Gold, equities, and bonds: how do they fare in today’s market setup?
Financial advisers tell their clients to diversify, and with good reason. There’s no such thing as “100% sure”, and experts can do nothing but speculate on the markets.
In reality, gold is only remembered when political turmoil is brewing. The only reason why gold prices peaked in the previous months is because of what’s happening in Ukraine and the Middle East. When news broke out that Russia invaded Crimea on February 28, gold prices skyrocketed. Gold investment site BullionVault’s historical price graph shows that after the invasion, and after Russian President Putin approved the use of military force in Ukraine, gold prices peaked at $1,386.76 on March 16th. In January before the invasion happened, precious metal experts are saying that gold will go below $1,000 per ounce before the year ends. They’re basing their claims on the quantitative easing of the Fed and the foreseeable higher interest rates. Since gold doesn’t produce high interest rates compared to other investment vehicles, investors became bearish on gold.
In today’s market setup, is it right to turn to gold just because trouble is brewing? Is it good to just focus on equities and bonds and move the money away from gold when the U.S. implements higher interest rates? Or should gold still be considered as insurance to the often-unpredictable market?
Before the newer forms of investments such as ETFs were created, stocks and shares were the way to invest, which form the asset class commonly known as equities. However, despite being the oldest form of investment, equities are still a real threat to investors. In fact, the creation of options can be attributed to the risk that investors put into stocks.
Historically, equities have always outdone gold, bonds, and other forms of investment vehicles. However, the problem with it is that there’s no guarantee that anyone will make money from them. Compared to investing in real money (gold and silver), there are no guarantees that the prices of stocks will have value in the future. After all, companies close down when they go bankrupt. Worse, if an investor used leverage to buy stocks, he or she would even lose more money. Just how many companies that people thought was good investment closed down in the last decade? Who would’ve thought that New Century Mortgage Corporation, one of the biggest lenders in its time, would close down due to bankruptcy? Similarly, General Motors filed for a 40-day bankruptcy in 2009, closing down plants and selling some of its divisions during the period.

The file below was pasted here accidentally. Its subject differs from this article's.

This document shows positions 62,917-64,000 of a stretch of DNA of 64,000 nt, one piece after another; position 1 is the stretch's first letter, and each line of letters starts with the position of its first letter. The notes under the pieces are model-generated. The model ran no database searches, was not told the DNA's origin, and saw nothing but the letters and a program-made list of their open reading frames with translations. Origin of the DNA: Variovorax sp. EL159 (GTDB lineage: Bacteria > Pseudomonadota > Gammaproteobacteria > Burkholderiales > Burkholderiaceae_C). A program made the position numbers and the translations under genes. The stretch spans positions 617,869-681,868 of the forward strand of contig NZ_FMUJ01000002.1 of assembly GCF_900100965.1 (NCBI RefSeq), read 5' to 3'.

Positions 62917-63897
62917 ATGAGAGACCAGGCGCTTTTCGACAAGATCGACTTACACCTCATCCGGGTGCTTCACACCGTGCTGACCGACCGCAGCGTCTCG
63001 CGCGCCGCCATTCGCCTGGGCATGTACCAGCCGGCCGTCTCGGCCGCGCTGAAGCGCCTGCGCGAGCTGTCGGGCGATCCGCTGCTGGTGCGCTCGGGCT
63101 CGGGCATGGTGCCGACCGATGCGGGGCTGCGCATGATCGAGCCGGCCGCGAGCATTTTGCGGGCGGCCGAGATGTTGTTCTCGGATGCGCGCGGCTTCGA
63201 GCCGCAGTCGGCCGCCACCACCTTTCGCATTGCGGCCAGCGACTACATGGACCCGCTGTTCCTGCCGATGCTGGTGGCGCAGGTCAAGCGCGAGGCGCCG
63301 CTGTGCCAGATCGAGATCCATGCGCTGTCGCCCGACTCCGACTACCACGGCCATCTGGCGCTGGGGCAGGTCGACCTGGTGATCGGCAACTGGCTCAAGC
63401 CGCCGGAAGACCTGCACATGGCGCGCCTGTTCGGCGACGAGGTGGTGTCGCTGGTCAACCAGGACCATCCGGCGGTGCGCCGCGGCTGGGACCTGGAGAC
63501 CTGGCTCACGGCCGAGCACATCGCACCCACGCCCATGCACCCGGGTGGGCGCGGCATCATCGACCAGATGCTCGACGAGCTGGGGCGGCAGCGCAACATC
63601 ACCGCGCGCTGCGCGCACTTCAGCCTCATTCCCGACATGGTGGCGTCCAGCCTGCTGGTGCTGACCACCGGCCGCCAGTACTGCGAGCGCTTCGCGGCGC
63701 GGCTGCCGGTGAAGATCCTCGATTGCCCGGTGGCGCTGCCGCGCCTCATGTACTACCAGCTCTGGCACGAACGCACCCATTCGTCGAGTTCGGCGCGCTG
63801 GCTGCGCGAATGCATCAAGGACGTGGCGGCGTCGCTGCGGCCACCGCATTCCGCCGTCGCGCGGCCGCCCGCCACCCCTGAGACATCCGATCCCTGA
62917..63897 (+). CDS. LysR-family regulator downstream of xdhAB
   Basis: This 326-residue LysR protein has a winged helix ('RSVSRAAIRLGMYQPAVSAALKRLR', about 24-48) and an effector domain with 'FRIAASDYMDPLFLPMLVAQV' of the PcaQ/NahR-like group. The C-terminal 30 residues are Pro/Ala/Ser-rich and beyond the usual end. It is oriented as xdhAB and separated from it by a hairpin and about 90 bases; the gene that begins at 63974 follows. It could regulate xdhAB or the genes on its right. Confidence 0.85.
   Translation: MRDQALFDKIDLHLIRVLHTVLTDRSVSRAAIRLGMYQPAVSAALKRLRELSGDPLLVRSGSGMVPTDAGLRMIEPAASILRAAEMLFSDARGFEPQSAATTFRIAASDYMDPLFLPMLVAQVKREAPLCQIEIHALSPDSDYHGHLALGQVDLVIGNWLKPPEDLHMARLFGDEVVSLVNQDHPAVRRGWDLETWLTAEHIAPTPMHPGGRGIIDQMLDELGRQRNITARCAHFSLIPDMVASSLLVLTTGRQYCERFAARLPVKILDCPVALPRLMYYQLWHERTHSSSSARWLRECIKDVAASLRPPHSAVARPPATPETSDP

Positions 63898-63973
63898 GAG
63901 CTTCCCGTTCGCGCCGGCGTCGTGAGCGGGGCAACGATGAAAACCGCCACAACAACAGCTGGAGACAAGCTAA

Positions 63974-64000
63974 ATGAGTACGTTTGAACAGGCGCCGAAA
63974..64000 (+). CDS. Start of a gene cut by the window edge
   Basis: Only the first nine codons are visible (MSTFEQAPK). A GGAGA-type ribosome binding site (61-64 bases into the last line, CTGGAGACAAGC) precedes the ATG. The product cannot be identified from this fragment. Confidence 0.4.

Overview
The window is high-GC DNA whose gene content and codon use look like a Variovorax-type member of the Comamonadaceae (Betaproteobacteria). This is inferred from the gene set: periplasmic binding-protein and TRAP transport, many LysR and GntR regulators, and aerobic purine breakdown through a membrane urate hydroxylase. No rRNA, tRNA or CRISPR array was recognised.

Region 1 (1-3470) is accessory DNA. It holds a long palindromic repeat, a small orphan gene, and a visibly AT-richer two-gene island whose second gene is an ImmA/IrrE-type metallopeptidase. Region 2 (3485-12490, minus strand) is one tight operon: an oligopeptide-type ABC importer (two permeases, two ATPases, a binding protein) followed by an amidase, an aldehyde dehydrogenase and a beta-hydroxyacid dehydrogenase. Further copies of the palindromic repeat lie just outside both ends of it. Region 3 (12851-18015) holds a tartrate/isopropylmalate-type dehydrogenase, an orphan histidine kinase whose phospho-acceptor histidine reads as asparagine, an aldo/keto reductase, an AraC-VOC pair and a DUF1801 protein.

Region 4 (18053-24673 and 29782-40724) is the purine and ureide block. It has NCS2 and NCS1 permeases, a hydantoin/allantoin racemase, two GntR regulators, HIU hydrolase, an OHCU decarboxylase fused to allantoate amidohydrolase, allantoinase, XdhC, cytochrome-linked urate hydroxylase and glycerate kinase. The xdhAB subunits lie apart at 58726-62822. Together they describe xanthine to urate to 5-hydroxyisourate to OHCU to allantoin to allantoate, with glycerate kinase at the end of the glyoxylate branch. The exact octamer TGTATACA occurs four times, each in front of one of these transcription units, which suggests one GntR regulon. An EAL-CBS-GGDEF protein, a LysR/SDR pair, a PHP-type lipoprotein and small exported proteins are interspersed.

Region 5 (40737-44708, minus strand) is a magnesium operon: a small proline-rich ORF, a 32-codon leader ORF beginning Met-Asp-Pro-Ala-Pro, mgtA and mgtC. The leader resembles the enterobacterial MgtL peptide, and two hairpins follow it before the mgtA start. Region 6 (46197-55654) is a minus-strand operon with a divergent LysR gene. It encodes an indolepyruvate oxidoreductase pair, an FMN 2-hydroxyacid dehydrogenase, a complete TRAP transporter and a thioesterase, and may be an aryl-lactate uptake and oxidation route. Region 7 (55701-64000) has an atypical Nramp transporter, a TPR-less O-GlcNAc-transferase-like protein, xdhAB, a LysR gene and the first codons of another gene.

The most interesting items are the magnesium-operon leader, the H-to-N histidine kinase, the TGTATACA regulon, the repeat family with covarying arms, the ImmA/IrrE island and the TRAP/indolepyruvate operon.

Financial experts love bonds because of the latter’s conservative nature. Before 2014 even began, everyone thought that the year ahead would be a bad time to own bonds. Investors were told to stay away from bonds mainly because of the Fed’s decision to ease its stimulus package. When fewer bonds were acquired by the government, it’s only natural to expect rates to go up.
However, they could never have been more wrong. In February 2014, those who were advised before to stop investing in bonds were being told to invest in more.
“When the Fed began to reduce its bond purchases, you saw a sell-off in emerging markets, declining commodity prices and a lot of the global economy had been having fun at the party because the Fed had been spiking the punch bowl, but now they were taking the punch bowl away,” said Kathy Jones, an income strategist at Charles Schwab. “While short-term bonds are not paying you for taking the risk and long-term bonds are still too volatile, intermediate bonds—somewhere in the three to five year range—are pretty attractive, especially in investment-grade corporate bonds and even municipals.”
Markets get hot and cold quickly, and experts aren’t always correct, no matter how many of them have the same predictions. This, of course, is bad news for those were quick to believe the opinions of experts regarding bonds this year. Stocks may outperform other investments today, and that may change in the following year. In fact, Seeking Alpha is saying that gold can even outperform stocks – its long-time rival – this year.
The possibility of gold outperforming stocks this year
John Arnold of Seeking Alpha wrote an article in February 2014, saying that gold would be able to outperform stocks this year. He based his claims on the data gathered by the S&P 500 ETF. While this isn’t happening yet, he cited a few interesting points as to why gold may outdo the most popular investment vehicle on earth.
The chart below represents the ratio of GLD to SPY for the past 3 years.
According to Arnold’s explanation, gold’s underperformance against stocks may be immense, but the ratio from the 1.2 range spiked up to 1.6 before going back to the 1.2 mark in 2012.
“The ratio stands right where it did when I wrote my February article so nothing has really changed for me fundamentally,” said Arnold. “What has changed, however, is that when I wrote my previous article I was suggesting catching the proverbial falling knife. Now, with the double bottom forming, I think the evidence is much stronger this time around that we are indeed setting up for gold to outperform stocks. Anything could happen but the odds appear to be in the favor of gold to outperform for the foreseeable future.”
The thing is, nothing is predictable, especially not in any market. This is why portfolio diversification is still king and gold should be a part of an investor’s portfolio all the time. Gold may always have been crushed by stocks and other forms of investments, but that doesn’t mean it has lost its worth. In this time of unpredictability, gold’s power to cover assets is invaluable in case equities and bonds fail.